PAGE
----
The portrait of what Reb Levi Yitzhak did gets to the very heart of festival joy. The Rambam says in Hilchot Yom Tov – there’s a commandment of v’samachta b’hagecha – the ways that Jews rejoice is by inviting to the festival table the widows, the orphans, the poor, the unfortunate. That’s what real festival joy means, real festival sharing means. The Rambam puts it sharply:
“A person who spends time in the festival within his own family setting, eating good food, enjoying a fine meal but does not invite people who have no other place to go or do not have the wherewithal to provide for themselves good food, then such an individual who isolates himself from the unfortunates, he’s not rejoicing in the festival; he’s rejoicing in the gluttonous needs of his stomach.”
בענף יוסף (המפרש בסידור אוצר התפילות) כתב וז"ל כל ירא שמים יראה שיהיה לו עני בכל יום ויום על שלחנו ויראה בעיניו כאילו הוא מהאבות הנ"ל שזימן אצלו ביומו ויתן לו מנה יפה. ובספר מועד לכל חי להדר"ח פלאג"י זצ"ל (ע"מ רנ"ו שע"ק י) עורר והוסיף דמאיך גיסא אם נמנע מלזמן עני אחר לדלחנו גדול עוונו מנשוא ומקללין אותו השבעה אושפיזין עילאין קדושין, ואם אין לו, שישלח להם תבשיל ויאמר בעת הנתינה זה חלק מסעודתינו יהיה חלק האושפיזין שיבואו לסוכתנו.
In Anaf Yosef it is written, anyone who is God fearing, will make sure to have a poor person each day at his table, and see him as if he is one of the forefathers that is invited on these days, and he should be given a nice meal. In the book Moed Le’kol Chai, he adds that one that does not invite a poor person is cursed by the fathers in heaven. And if there is not a poor person to invite in, he should send to them food, and while preparing say that this for the guests that would come to the sukkah.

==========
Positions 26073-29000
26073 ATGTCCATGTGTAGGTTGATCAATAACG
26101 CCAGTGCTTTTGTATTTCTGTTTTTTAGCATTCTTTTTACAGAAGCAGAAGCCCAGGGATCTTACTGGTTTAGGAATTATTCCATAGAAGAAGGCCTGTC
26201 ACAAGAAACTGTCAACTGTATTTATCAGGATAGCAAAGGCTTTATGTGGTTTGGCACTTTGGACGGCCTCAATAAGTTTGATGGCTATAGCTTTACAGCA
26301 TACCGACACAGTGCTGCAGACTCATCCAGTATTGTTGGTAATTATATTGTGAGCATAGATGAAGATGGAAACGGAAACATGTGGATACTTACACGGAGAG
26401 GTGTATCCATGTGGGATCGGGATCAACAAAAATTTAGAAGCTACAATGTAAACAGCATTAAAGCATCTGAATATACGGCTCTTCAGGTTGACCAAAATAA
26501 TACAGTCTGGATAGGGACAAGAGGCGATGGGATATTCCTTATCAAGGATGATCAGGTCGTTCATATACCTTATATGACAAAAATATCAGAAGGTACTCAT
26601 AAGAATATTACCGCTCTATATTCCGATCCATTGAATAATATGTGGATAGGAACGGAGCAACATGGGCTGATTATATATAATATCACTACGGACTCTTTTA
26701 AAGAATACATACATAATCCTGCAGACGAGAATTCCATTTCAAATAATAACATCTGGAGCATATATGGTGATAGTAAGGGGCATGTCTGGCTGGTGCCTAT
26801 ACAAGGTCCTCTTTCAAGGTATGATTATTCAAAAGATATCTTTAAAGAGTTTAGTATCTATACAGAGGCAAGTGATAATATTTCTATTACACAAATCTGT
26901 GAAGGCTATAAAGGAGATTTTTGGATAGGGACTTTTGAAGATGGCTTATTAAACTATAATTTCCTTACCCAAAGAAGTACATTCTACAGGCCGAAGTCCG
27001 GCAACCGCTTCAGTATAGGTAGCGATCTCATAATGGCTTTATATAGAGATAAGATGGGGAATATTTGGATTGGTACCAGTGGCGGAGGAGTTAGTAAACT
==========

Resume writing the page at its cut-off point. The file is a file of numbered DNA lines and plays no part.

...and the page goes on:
Babylonian Talmud (8a)
A person must reside in a town for thirty days, then they are required to contribute to the soup kitchen; after three months to the charity fund; after six months; the clothing fund; after nine months the burial fund; after twelve months to repairing the town walls.
משנה תורה הִלְכּוֹת שְׂכִירוּת ו:ג
המשכיר בית לחבירו חייב להעמיד לו דלתות ולפתוח לו החלונות שנתקלקלו ולחזק את התקרה ולסמוך את הקורה שנשברה ולעשות נגר ומנעול וכל כיוצא באלו מדברים שהן מעשה אומן והם עיקר גדול בישיבת הבתים והחצרות, השוכר חייב לעשות מעקה ומזוזה ולתקן מקום המזוזה משלו, וכן אם רצה לעשות סולם או מרזב או להטיח גגו הרי זה עושה משל עצמו.
Mishneh Torah Laws of Renting 6:3
One who rents a house to another is obligated to construct doors and to fix broken windows, to reinforce the ceiling and to fix broken beams, and to provide a bolt and a lock and similar things which are produced by skilled craftspeople and which are essential to living in a house. The tenant is obligated to put up a ma’akeh and a mezuzah... And if they [the tenant] want a ladder [that goes up to the parapet] or to fix a gutterspout or plaster the roof [i.e., so it looks nice], they should do that for themselves (Some translation from Rabbi Jill Jacobs).